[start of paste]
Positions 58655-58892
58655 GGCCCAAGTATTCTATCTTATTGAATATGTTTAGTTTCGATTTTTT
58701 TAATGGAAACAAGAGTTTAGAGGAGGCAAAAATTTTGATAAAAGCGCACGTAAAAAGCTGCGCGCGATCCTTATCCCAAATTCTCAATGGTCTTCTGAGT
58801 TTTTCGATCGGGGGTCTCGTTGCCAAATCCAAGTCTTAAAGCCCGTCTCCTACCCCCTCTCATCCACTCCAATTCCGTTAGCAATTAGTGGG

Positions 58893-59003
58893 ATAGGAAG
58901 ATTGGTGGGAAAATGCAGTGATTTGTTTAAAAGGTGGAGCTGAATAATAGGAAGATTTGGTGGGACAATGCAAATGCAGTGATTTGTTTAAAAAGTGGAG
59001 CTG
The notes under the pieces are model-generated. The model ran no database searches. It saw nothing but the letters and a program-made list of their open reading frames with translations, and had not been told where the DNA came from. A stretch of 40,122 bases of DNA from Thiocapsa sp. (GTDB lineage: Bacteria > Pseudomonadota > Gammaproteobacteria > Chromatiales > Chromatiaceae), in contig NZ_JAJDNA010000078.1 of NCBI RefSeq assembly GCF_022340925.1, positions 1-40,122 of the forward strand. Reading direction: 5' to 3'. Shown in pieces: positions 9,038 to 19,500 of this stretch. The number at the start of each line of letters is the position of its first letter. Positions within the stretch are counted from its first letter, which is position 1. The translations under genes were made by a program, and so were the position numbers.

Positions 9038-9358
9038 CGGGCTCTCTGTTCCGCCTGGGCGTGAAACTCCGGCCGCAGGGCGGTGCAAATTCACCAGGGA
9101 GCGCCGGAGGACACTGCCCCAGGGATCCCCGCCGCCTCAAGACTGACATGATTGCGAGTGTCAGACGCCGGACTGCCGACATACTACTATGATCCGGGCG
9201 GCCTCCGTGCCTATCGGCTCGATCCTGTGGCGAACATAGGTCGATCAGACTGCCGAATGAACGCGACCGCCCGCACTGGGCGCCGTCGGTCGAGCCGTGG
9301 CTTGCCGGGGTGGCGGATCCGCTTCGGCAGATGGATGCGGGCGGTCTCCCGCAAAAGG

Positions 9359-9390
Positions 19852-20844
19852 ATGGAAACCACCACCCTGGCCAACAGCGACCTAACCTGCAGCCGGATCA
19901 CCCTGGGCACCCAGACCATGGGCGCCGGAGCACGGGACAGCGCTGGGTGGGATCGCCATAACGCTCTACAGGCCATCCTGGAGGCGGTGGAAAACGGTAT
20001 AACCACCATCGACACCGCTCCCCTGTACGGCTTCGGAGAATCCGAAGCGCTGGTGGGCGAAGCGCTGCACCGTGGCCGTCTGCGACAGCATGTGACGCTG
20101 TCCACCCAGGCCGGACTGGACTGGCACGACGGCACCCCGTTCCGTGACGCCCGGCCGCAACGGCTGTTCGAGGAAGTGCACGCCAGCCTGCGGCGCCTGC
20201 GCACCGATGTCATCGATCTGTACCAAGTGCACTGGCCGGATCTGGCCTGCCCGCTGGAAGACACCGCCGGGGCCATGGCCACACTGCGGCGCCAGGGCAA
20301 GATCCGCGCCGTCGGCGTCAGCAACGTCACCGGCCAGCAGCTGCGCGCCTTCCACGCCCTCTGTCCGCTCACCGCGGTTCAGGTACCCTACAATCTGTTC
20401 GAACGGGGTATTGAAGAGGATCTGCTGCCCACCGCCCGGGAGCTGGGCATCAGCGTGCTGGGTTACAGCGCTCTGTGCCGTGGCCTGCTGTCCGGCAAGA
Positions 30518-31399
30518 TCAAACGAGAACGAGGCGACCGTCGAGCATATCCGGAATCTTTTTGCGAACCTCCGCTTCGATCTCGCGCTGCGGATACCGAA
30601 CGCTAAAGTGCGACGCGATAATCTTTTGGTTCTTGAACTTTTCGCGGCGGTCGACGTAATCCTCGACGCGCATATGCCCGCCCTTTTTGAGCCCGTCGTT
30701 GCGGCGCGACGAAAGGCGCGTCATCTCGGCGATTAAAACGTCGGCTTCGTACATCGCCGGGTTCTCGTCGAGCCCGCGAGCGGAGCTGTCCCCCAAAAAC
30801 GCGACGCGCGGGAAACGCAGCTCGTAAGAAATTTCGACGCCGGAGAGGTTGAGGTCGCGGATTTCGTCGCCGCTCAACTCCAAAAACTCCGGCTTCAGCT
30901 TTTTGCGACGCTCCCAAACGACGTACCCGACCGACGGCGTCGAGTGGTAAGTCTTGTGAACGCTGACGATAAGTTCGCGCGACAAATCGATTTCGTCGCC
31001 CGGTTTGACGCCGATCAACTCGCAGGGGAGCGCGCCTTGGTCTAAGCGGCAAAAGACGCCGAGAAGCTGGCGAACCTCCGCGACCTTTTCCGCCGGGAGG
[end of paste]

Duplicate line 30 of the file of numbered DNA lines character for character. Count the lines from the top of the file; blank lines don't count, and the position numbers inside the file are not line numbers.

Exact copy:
31001 CGGTTTGACGCCGATCAACTCGCAGGGGAGCGCGCCTTGGTCTAAGCGGCAAAAGACGCCGAGAAGCTGGCGAACCTCCGCGACCTTTTCCGCCGGGAGG